Entering Indias Crowded Automotive Segment


Entering Indias Crowded Automotive Segment

MUMBAI – Entering into Indias automotive lubricant market may seem like a no-brainer due to the countrys position as one of the globes largest markets, but the vast number of already established players can impede success, said an industry insider at an event here last month.

In spite of the difficulties of an overcrowded market, officials from GP Petroleums Ltd. claim it has been able to successfully manufacture and market Repsols automotive lubes in the country in addition to increasing sales of its own Ipol branded products.

Photo Courtesy of GP Petroleums

GP Petroleum’s Mumbai plant has two separate filling lines for the brands produced there: Ipol and Repsol.

Its a good time to enter the Indian market, said Hari Prakash, CEO of GP Petroleums, during his presentation at the ICIS Base Oils and Lubricants Conference.

The country currently consumes approximately 2.1 million tons of lubricants per year, of which 55 percent are automotive lubes. Prakash estimated that total demand will grow at a compound annual rate of 2.3 percent for the next five years.

Most of the increased demand for automotive lubes will be taken up by motorcycle and other two-wheeler oils, so GP is targeting this segment, he stated.

The Indian market, however, is fragmented and low in loyalty, with consumers focused on multinational corporations brands. The bazaar – collections of open-air or tent-covered retailers – is the main largest sales channel for such products. Distributors and multi-brand dealers are the backbone of the bazaar trade, Prakash asserted.

Companies are focusing on below-the-line activities like promotion schemes, signage, workshops and point-of-sale communications to gain a greater share of the market.

Its quite a big task getting into India, stated Prakash in an interview. You need a partner. Its better to partner with a company that is already in the market.

This is what led to the manufacturing and marketing agreement between GP Petroleums and Repsol in 2015.

[Repsol] had been looking for the past four or five years, but they couldnt find the right partner. It was probably the right time and right place, Prakash told Lube Report.

Since the Mumbai-based blender launched Repsols line of products on the Indian market in April 2016, the brand is sold through roughly 100 distributors. GP aims to double that number by the end of 2018. The brands have also infiltrated the top ten states in terms of market size in India.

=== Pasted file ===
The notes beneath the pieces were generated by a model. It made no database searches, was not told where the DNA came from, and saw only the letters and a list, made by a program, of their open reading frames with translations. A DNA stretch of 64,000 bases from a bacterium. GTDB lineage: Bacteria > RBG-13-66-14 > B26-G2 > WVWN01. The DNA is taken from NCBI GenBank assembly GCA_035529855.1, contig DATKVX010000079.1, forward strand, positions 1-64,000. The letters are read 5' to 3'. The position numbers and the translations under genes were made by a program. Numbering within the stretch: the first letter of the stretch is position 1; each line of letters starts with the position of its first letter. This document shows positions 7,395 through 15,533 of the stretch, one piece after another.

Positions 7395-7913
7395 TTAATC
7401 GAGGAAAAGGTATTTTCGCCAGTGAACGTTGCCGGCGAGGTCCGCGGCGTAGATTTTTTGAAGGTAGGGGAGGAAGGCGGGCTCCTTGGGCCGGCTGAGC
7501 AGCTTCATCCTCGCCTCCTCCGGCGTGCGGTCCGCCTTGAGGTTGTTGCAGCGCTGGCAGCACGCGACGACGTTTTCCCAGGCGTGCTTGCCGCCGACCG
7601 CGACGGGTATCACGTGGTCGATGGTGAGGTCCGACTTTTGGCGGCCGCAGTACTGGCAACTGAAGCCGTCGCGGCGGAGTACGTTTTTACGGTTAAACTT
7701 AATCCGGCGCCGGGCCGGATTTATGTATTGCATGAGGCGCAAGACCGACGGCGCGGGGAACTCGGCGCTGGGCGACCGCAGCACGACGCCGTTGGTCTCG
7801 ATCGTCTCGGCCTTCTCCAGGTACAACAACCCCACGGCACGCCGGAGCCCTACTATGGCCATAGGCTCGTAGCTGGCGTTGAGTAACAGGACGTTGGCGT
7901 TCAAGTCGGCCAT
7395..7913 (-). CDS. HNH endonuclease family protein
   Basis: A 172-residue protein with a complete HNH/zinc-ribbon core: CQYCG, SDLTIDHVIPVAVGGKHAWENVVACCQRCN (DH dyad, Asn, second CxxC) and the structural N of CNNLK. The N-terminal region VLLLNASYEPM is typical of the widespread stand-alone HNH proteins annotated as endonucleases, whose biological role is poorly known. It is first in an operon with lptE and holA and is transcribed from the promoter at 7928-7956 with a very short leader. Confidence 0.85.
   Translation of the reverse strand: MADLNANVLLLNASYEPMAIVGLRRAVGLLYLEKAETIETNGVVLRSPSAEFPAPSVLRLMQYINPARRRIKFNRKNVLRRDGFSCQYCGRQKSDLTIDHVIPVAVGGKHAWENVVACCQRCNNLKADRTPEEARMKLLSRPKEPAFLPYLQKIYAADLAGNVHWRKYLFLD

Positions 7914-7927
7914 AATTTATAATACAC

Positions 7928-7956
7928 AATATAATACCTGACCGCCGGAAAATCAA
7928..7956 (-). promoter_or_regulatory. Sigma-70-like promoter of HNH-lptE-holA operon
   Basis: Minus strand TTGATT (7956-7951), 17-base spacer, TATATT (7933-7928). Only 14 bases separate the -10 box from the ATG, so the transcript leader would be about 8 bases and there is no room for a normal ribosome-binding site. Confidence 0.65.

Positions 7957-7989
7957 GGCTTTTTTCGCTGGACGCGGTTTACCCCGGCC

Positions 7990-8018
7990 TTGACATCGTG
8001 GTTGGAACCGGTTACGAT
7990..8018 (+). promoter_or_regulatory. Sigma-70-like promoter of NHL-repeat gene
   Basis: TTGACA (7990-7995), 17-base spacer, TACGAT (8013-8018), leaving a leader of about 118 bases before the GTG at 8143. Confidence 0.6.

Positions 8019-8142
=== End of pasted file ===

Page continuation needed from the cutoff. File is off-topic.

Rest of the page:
This success was possible partly due to a strategic alliance between Repsol and Honda. The commercial agreement created a Repsol Honda racing team, which Prakash believes has given the brand more recognition than any marketing initiative by GP Petroleums.

Although its unlikely Honda will do away with any of its current first-fill contracts, Prakash believes that the agreement between Repsol and Honda creates a space to have a dialogue about furthering cooperation between the groups. Should Repsols agreement with GP continue to yield positive results, the companies will look into furthering their business together, though Prakash was unable to provide specific details.

Ipol brand automotive lubricants are also thriving, GP states. Currently the brands automotive line has approximately 180 distributors.

At the moment, Ipols focus is on industrial oils and rubber process oils, but the company has been exporting a number of automotive oils as well. The contribution of automotive is dramatically increasing, noted Prakash.

Partnering with an existing Indian lubricant market player lends itself to possible competition between the partners brands. To avoid this, Prakash advises, its important to create space between the brands so they fill different needs of the market.

The condition was that our existing brand stays. Were not going to kick it out to bring in Repsol, so once that was understood we said, Lets draw white space between the brands, he explained. Ipol offers a complete range of lubricants, while Repsol operates at a premium level.

Another condition of the deal was plant upgrades to GP Petroleums Mumbai facility, where the Ipol and Repsol lubes are manufactured.

When Repsol came in they had given some suggestions, so we upgraded the plant from a health and safety perspective, said Prakash, adding that GP Petroleums is also investing in plant modifications to bring the facility up to the Spanish companys standards.

The plant has two filling lines – one for Repsol and one for Ipol.

In the near future the facility will be updated; however, the project plans have been put on hold due to the cash-flow problems India currently faces. Prakash also noted that GP is looking into acquiring a small plant in the south of the country in order to cater to East and South Indias lubricant demand.

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